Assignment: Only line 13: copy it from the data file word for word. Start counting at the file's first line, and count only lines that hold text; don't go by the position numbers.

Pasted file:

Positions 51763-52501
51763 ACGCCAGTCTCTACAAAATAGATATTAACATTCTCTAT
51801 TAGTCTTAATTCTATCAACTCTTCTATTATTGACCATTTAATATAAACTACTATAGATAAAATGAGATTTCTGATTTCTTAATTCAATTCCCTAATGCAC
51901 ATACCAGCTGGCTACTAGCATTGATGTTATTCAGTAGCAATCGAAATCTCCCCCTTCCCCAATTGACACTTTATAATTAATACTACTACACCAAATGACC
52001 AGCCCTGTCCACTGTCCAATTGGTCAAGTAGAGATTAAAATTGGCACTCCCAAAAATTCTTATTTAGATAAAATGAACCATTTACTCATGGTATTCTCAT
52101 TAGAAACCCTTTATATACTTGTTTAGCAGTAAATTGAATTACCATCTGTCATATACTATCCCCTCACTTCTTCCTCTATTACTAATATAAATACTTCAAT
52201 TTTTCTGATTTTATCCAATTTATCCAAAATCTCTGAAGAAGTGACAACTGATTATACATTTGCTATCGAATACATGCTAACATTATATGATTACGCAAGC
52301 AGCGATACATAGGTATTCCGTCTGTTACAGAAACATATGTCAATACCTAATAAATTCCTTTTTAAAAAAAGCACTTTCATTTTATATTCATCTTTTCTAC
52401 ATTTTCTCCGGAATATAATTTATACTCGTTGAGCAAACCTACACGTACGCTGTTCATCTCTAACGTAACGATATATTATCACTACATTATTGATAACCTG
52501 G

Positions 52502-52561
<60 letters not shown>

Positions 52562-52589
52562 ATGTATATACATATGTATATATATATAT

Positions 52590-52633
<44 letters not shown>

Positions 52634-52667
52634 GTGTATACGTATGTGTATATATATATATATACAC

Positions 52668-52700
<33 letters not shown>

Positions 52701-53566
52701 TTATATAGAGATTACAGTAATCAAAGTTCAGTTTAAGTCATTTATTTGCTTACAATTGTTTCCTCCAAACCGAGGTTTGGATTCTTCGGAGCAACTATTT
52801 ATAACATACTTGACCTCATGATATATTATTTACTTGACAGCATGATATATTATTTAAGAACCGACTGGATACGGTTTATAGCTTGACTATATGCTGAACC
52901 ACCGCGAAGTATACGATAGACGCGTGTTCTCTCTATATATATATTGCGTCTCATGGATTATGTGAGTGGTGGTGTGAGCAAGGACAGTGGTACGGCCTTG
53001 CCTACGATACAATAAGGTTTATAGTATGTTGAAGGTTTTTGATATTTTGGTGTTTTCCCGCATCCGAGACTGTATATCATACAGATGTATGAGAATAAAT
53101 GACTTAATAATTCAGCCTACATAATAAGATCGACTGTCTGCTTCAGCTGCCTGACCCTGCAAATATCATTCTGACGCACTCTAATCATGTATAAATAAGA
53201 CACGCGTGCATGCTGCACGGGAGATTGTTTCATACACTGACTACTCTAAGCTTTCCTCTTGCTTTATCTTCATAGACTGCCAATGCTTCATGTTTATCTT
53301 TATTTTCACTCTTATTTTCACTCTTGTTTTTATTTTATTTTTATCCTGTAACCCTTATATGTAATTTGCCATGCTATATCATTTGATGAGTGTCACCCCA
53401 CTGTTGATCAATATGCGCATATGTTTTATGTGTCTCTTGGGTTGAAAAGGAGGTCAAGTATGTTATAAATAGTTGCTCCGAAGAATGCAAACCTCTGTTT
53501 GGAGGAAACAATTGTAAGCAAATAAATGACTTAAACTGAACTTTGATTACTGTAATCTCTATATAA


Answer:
Positions 52562-52589